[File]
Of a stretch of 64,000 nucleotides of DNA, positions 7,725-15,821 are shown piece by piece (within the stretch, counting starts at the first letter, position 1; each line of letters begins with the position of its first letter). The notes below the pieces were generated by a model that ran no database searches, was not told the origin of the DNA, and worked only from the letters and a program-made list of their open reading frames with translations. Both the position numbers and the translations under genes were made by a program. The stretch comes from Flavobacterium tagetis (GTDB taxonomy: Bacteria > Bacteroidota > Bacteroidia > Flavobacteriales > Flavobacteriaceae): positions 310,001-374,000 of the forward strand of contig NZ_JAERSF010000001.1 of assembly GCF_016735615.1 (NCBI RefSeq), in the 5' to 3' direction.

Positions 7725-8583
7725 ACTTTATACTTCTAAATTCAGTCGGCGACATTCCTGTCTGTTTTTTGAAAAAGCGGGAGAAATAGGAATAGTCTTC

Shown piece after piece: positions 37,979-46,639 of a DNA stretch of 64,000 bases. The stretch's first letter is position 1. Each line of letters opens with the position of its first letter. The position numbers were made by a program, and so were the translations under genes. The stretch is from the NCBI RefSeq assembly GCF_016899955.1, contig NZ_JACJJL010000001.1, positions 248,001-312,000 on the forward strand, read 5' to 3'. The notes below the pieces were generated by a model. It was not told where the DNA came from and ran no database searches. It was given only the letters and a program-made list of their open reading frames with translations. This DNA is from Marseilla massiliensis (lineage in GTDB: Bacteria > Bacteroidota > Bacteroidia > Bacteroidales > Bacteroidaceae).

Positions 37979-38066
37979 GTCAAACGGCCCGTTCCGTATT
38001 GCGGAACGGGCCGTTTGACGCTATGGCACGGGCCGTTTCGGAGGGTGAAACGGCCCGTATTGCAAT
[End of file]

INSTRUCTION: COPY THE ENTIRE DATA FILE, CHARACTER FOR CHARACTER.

Of a stretch of 64,000 nucleotides of DNA, positions 7,725-15,821 are shown piece by piece (within the stretch, counting starts at the first letter, position 1; each line of letters begins with the position of its first letter). The notes below the pieces were generated by a model that ran no database searches, was not told the origin of the DNA, and worked only from the letters and a program-made list of their open reading frames with translations. Both the position numbers and the translations under genes were made by a program. The stretch comes from Flavobacterium tagetis (GTDB taxonomy: Bacteria > Bacteroidota > Bacteroidia > Flavobacteriales > Flavobacteriaceae): positions 310,001-374,000 of the forward strand of contig NZ_JAERSF010000001.1 of assembly GCF_016735615.1 (NCBI RefSeq), in the 5' to 3' direction.

Positions 7725-8583
7725 ACTTTATACTTCTAAATTCAGTCGGCGACATTCCTGTCTGTTTTTTGAAAAAGCGGGAGAAATAGGAATAGTCTTC

Shown piece after piece: positions 37,979-46,639 of a DNA stretch of 64,000 bases. The stretch's first letter is position 1. Each line of letters opens with the position of its first letter. The position numbers were made by a program, and so were the translations under genes. The stretch is from the NCBI RefSeq assembly GCF_016899955.1, contig NZ_JACJJL010000001.1, positions 248,001-312,000 on the forward strand, read 5' to 3'. The notes below the pieces were generated by a model. It was not told where the DNA came from and ran no database searches. It was given only the letters and a program-made list of their open reading frames with translations. This DNA is from Marseilla massiliensis (lineage in GTDB: Bacteria > Bacteroidota > Bacteroidia > Bacteroidales > Bacteroidaceae).

Positions 37979-38066
37979 GTCAAACGGCCCGTTCCGTATT
38001 GCGGAACGGGCCGTTTGACGCTATGGCACGGGCCGTTTCGGAGGGTGAAACGGCCCGTATTGCAAT